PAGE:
So what is your goal in industry? Do you want to work in a technical position?

I don’t know, I mean coding is fun, but it’s not the entire industry. And I’d like to get out and see what that’s like, just try everything—whether it’s technical or managerial or something like that.

Have you ever had an experience with imposter syndrome? Have you ever felt like maybe you weren’t as qualified or as good as other around you?

Oh, everyday of my life. But, that is what makes it fun. For me it’s not necessarily a competition but it is a lot more fun for me to think that I am playing catch up and it makes me work a lot harder. It helps to motivate me.

What advice would you give a young girl who wants to go into a STEM field of study?

Definitely try it. Try all facets of it, see what you like see what you don’t and don’t just quit because you think it is hard are you don’t think you can do it. Because you definitely can, you just have to stick with it. But at the same time, don’t stick with it just to stick with it, stick with it because you like it. CS is badass. It is going to be one of the most important jobs in the next 20 years and everyone should take a class.

Interview with Dr. Mark Lewis, Trinity University CS professor

How did you get involved with computer science when you were younger? It was when I was young. One of the first home PCs that came out was the TI-99 and this was a small device that had a keyboard, the computer part was built in, and it hooked up to a TV. And my parents bought one, so I started playing around with it and I was seven at the time. On that particular machine you had two options, it had a little cartridge thing you could push in much like a came cartridge or you could program in basic. Those were your only two options. So anyone who had a computer at that time, you learned how to program because that was about the only thing you could do on your computer. And then it was something that I kind of continued pursuing playing with. I also do a lot of physics stuff so there were periods of time where I would use the computer primarily as a tool for physics and math and then when I came to college I double majored in the two.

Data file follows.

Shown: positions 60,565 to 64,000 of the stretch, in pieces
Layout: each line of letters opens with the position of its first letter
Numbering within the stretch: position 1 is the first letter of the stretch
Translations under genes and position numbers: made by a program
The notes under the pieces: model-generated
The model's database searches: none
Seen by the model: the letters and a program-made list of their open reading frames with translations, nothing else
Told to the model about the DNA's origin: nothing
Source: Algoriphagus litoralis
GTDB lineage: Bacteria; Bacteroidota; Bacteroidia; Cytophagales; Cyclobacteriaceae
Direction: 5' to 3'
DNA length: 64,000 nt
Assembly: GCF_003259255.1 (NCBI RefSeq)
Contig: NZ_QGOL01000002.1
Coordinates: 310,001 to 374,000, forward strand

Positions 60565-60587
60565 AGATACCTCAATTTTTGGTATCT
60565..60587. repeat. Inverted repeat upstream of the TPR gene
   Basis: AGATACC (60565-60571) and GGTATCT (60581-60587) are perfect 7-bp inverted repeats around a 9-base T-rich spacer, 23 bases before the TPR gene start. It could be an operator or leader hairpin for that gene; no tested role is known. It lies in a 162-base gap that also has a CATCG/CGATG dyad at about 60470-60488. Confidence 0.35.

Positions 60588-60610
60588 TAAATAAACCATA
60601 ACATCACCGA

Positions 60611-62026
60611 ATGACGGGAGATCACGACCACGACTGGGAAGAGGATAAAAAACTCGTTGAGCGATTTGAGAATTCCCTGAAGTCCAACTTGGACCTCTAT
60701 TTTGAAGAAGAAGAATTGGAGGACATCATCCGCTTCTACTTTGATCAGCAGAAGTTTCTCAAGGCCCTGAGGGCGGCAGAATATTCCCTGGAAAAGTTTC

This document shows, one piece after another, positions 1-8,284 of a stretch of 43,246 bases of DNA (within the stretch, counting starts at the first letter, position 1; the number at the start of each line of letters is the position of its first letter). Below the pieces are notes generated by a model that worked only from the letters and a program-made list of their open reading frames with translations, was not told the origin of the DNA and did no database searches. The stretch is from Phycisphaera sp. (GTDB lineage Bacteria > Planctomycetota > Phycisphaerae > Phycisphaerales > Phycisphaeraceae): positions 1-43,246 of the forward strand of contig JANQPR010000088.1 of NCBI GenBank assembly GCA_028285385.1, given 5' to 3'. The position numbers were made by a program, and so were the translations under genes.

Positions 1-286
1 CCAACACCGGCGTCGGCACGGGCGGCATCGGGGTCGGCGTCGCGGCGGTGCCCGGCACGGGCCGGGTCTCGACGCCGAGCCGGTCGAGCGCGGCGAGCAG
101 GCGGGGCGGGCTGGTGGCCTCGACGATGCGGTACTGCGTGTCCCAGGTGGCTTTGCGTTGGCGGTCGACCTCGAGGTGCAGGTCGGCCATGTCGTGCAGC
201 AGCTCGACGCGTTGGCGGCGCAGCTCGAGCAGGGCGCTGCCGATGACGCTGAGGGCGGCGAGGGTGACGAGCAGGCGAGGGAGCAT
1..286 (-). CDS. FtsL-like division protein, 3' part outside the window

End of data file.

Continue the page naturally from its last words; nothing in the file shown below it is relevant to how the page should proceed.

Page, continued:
How aware are you of the gender gap in the tech industry? I don’t know about the tech industry, but in this department, very. Though I feel like it has improved—so, one of the things that happened after the dot com bubble burst, enrollment in computer science nation wide dropped. And the media liked to talk about outsourcing and basically they had this line that there were, ‘no more programming jobs in the US. All the programming jobs were going to India and you just couldn’t get a programming job in the US.’ Which of course wasn’t true. But a lot of people believed it. And there were a lot of times that at recruiting events I would have to convince parents that their were still jobs in computer science. But that had an interesting impact upon the gender balance because in a small department like our if the enrollment goes below a certain size, we’d have situations where freshman year you would have like two, maybe three women come in; they were probably in different sections of the classes, they didn’t necessarily know about each other and when the numbers get too small there is a significant feeling of isolation. And so, you would go from having just a small number of women to zero because they’d felt like they were alone and drop out [of CS]. Because enrollments are going up now that aspect is kind of naturally fixing itself. Where getting past that threshold where people feel like they’re isolated and just having other women around helps the ones that are there stick around in the department. So I feel like we’re getting almost up to about 30 percent. So last year the algorithms class that I taught was about 7 out of 21. So around 3o percent is what we are seeing in this department right now. Obviously that is still not parody, but compared to the 10 percent where it had been not too long before that, it’s an improvement. It’s a significant improvement. In industry, I don’t actually see industry all that much, I read the reports on it, but that’s not what is highly visible to me.